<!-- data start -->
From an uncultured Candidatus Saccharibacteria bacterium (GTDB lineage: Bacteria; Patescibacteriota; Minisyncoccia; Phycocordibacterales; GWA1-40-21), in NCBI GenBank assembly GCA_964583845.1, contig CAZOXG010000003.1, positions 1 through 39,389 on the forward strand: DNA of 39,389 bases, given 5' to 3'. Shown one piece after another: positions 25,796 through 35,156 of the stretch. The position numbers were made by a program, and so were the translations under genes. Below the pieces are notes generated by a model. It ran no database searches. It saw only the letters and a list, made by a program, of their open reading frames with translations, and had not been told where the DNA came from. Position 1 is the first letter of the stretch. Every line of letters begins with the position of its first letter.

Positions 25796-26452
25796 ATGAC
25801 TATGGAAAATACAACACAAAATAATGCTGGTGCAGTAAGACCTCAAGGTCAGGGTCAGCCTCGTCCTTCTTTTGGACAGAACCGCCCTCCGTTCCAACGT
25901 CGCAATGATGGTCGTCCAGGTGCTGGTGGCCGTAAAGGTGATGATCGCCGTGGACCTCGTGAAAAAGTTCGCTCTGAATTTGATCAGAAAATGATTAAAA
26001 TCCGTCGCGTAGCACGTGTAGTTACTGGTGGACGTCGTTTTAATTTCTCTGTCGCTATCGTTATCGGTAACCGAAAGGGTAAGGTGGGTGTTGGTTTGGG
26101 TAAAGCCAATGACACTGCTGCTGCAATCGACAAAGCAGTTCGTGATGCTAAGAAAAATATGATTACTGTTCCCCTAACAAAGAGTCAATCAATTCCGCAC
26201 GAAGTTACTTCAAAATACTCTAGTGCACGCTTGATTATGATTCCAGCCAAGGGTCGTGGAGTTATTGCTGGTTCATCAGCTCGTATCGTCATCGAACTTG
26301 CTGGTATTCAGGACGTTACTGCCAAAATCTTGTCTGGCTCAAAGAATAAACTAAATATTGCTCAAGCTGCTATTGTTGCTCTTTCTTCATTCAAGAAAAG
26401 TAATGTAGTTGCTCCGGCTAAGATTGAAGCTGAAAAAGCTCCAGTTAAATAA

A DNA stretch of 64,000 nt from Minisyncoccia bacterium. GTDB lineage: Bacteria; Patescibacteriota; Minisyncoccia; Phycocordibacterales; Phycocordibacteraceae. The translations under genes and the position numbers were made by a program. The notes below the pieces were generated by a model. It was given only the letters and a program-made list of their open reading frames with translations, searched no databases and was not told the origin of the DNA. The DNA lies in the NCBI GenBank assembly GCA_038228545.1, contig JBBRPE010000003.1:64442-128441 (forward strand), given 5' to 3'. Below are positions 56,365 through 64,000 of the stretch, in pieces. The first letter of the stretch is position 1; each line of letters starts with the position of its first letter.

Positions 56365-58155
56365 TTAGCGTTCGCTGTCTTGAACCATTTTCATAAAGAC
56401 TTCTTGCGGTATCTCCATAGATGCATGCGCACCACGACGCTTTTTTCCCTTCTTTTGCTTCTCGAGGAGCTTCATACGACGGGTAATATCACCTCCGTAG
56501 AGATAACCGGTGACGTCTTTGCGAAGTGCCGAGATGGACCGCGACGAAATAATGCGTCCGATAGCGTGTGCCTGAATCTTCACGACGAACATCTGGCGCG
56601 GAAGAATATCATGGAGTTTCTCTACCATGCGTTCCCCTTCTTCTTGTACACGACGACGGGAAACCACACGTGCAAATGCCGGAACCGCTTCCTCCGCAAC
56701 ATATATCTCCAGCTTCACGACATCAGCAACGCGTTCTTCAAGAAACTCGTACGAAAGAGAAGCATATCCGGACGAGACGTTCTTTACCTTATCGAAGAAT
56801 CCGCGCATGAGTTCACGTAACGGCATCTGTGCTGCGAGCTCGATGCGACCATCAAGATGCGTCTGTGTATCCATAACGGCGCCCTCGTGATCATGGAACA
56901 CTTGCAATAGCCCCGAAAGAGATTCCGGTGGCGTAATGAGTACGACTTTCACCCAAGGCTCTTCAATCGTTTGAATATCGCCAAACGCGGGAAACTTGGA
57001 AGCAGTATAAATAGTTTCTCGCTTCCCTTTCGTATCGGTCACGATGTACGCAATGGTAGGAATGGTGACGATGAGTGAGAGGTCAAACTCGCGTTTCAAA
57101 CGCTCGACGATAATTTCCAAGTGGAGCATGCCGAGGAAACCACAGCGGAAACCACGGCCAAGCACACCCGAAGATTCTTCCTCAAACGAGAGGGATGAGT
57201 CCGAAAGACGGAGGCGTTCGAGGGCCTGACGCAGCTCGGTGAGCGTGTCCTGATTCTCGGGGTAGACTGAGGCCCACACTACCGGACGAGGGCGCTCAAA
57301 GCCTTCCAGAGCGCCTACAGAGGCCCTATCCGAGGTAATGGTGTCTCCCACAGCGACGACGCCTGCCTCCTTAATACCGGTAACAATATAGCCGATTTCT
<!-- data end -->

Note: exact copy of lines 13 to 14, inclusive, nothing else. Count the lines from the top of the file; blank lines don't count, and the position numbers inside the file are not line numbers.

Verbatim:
56365 TTAGCGTTCGCTGTCTTGAACCATTTTCATAAAGAC
56401 TTCTTGCGGTATCTCCATAGATGCATGCGCACCACGACGCTTTTTTCCCTTCTTTTGCTTCTCGAGGAGCTTCATACGACGGGTAATATCACCTCCGTAG